Legal Talent Management: best practices

Par Sharon Golec le mardi 11 octobre 2016
Management des Directions Juridiques

When it comes to talent management, in-house lawyers have traditionally been the “poor cousin” of the Human Resources department. An analysis Corporate Counsel magazine’s “Best Legal Departments” of 2016 and of recent articles on www.accdocket.com suggests a favorable evolution and numerous best practices on which General Counsel should reflect.

At 3M, the entire legal talent management approach has been overhauled, from recruiting through career planning. Candidates are interviewed by a structured panel of department members, each of whom focuses on a key competency, identified as part of the department’s competency model. This type of interviewing reduces the role of individual subjectivity and achieves greater consensus on new hires.

At Hewlett Packard, the focus has been on developing talent and promoting internally. Junior, mid-level and senior posts were analyzed and the necessary competencies identified in order to help lawyers map out their individual career paths. In addition, hiring criteria were fine-tuned, in particular for junior level jobs. Evaluating candidates’ potential is considered to be as important as actual job experience and academic performance. The percentage of internal promotions (more than 75%) is a key HR metric.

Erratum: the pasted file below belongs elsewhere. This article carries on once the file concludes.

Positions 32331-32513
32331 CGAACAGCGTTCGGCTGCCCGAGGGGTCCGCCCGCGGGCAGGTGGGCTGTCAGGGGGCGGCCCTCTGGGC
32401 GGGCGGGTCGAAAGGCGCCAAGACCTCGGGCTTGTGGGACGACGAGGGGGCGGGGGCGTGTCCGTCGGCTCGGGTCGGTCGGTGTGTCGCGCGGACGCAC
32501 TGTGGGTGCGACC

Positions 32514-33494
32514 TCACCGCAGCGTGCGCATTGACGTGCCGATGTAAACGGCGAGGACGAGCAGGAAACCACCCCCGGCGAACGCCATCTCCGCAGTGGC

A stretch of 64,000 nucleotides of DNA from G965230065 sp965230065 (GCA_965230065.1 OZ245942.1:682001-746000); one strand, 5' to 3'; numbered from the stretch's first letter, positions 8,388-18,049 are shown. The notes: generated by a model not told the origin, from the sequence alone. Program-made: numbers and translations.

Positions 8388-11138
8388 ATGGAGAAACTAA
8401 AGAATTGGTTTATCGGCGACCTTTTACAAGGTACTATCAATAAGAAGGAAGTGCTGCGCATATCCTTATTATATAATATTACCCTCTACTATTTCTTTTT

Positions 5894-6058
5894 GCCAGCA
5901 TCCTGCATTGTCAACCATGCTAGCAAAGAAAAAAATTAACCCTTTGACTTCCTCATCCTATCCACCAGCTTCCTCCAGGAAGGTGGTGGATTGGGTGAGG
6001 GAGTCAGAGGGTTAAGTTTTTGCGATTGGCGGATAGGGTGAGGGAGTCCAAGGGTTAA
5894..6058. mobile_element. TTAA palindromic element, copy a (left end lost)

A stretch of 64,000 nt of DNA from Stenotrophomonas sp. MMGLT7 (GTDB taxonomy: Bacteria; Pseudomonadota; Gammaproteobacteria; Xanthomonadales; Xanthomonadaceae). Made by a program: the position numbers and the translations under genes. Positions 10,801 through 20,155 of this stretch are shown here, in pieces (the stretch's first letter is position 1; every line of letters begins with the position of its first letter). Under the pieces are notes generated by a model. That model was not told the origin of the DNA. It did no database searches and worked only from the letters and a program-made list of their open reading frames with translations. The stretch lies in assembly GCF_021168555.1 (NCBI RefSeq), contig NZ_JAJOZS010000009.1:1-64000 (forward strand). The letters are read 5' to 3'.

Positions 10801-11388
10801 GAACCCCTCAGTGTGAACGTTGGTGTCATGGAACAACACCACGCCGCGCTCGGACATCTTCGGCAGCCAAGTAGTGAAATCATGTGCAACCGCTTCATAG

Internal mobility has also been a priority at The Hartford insurance group. Department lawyers, traditionally highly specialized, have the opportunity to rotate for one year through other legal jobs while still doing their own, in order to learn new areas of law. During the first six months, they benefit from mentoring and training.

Chubb had difficulty finding the highly specialized lawyers it needed, and decided to hire and train more juniors. The company created a specific “on-boarding” program, which is only the first step before enrolling in a year-long internal academy. Lawyers also benefit from a robust mentoring program, a detailed skills inventory and numerous training opportunities.

Such efforts directed in large part at recruiting the best juniors and retaining them seems a far cry from the situation in France, where new graduates are often consigned to an interminable round of internships and CDD… Is this the best way to develop the talent that companies need? Of course, this problem is not confined to the legal function…

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